They’re not running:  Rose also clarified that his future will not include a run for New York City mayor. And Wisconsin Democrat Mark Pocan said he is not running for Senate in 2022, noting he has more influence as a member of the House Appropriations Committee in the majority than as a freshman senator.

What we’re reading

A reckoning: With chaos unfolding at the Capitol, National Journal talked to GOP strategists who “characterized the dark day as a watershed moment for the party.”

Not so Golden: In November, Republicans recaptured four of the seven House seats in California that Democrats flipped in 2018. But as the Los Angeles Times reports, those victories may not stop the “death spiral” for the Golden State GOP. 

Cashing in: The Nevada Independent details Democratic Sen. Catherine Cortez Masto’s fundraising ahead of the outgoing DSCC chairwoman’s potentially competitive 2022 reelection race.

Higher ground: Our former CQ Roll Call colleague Clyde McGrady, now at The Washington Post, traveled to his home state of Georgia to chronicle Warnock’s campaign for “the moral high ground” during his successful Senate race. 

The count: 4,445,969

That’s how many votes, as of noon today, had been counted in Georgia’s Senate runoff between Warnock and Loeffler (55 fewer people voted in the Ossoff-Perdue race), according to The Associated Press. For comparison, 4.1 million voted in the 2016 presidential race in Georgia and the previous record for turnout in a Georgia runoff was 2.1 million, in the 2008 race between GOP Sen. Saxby Chambliss and Democrat Jim Martin. So much for voters tuning out a post-holiday runoff.

Nathan’s notes

As it began, Nathan L. Gonzales took a look at all that was going on this week and said it was going to seem more like a year. It published Monday — which now seems about a year ago.

Candidate confessions

“I actually put my kids on the first flight home to Charleston on Monday morning,” freshman Rep. Nancy Mace, a South Carolina Republican who supported Trump, told her local TV station WLTX on Wednesday. She did that because she correctly anticipated the potential for violence from the Trump supporters who turned their ire over the president’s electoral loss into a mob on Capitol Hill.  

“This is un-American. This isn’t protesting,” she added. “This is anarchy.” 

“It was scary,” she told NPR on Thursday morning. “At one point, the Cannon Office Building where my office resides was evacuated due to threats.” She said her own life had been threatened by fellow Trump supporters who wanted Congress to overturn the results of the November election. I had my swearing-in on Sunday. I’m a single mom, I brought my two children up to D.C. for this historic moment — I’m the first Republican woman elected to Congress from South Carolina. But I put my kids on the first plane home on Monday because the rhetoric I was hearing gave me great concern. … I’m so grateful that my motherly instincts kicked in,” she added.

Shop talk: Stephanie Schriock

Schriock is still figuring out her next move since deciding to leave EMILY’s List after 11 years as president of the group, which supports female Democratic candidates who back abortion rights. Her book “Run to Win: Lessons in Leadership for Women Changing the World” hits shelves this month.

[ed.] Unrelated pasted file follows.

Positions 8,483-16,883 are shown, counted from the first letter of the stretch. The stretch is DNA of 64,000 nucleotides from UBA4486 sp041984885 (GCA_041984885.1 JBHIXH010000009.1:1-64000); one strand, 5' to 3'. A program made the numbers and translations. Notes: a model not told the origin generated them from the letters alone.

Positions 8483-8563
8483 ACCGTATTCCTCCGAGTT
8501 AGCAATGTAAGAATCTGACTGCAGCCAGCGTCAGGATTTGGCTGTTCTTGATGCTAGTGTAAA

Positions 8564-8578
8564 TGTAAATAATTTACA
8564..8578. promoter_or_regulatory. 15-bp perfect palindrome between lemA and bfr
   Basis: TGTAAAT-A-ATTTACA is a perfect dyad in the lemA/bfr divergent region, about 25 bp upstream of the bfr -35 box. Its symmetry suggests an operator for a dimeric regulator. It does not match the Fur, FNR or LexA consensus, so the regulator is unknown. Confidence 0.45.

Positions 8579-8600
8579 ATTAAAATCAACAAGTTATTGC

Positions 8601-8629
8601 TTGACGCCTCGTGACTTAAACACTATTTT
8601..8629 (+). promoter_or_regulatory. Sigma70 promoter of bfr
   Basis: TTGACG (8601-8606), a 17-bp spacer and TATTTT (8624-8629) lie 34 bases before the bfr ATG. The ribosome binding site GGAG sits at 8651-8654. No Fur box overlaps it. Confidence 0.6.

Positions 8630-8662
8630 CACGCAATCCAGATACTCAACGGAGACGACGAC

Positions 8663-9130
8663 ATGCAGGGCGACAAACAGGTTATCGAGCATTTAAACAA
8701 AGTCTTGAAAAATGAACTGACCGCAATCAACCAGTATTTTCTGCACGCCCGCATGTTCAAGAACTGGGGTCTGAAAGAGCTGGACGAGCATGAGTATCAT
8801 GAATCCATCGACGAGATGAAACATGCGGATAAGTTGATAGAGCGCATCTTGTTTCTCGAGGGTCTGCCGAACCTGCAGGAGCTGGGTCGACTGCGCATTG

Starting out: Schriock first became interested in politics as a young girl growing up in Butte, Montana, after learning there were hundreds of “minuteman missiles” in her home state pointed at the then-Soviet Union. “I was like ‘This is terrible, we have to do something!’ And it really did open my eyes to what was going on in the world,” she said.

Most unforgettable campaign moment: “I still get chills thinking about it today,” Schriock said, describing sitting in the House gallery in January 2019, watching the new Democratic women sworn in. She recalled seeing Kansas’ Sharice Davids and New Mexico’s Deb Haaland, the first two Native American women elected to Congress, standing together on the House floor, with Haaland wearing a traditional Pueblo dress. “All of American history sort of flashed through me, realizing what a significant statement it was to have these two women at this moment, Deb Haaland and Sharice Davids, from two different tribes, representing both their governments as well as our government,” Schriock said.

Biggest campaign regret: Schriock’s career might have looked different due to “a brief stint as a fundraising consultant for this up-and-coming Senate candidate in Illinois by the name of Barack Obama.” After deducing Obama was in a strong position to win, Schriock ended her contract — before the future president captured the national spotlight at the 2004 Democratic convention. “I might’ve made a mistake there,” she said with a laugh.

Unconventional wisdom: Schriock said one political dynamic not getting enough attention is a “significant authoritarian movement in this country and it is not just driven by Donald Trump.” She said Biden’s victory was a “step in the right direction,” but added, “We are far from over. The problem in authoritarian governments is there’s always the blaming of the ‘other.’ And the ‘other’ could be immigrants, it can be women, it can be people of color — there’s always an ‘other’ that is targeted. … We have to be vigilant in protecting our democracy and how our country works.”

Coming up

The first preliminary ratings from Nathan L. Gonzales of the 2022 Senate races will be out Friday afternoon.

Photo finish

CQ Roll Call photojournalist Tom Williams captured this moment Wednesday when Colorado Rep. Jason Crow, an Army veteran, comforted fellow Democrat Susan Wild of Pennsylvania after the House chamber was locked down. Tom and the rest of our photo team, including Caroline Brehman and Bill Clark, braved a dangerous situation to capture the chaos. Here’s what they saw.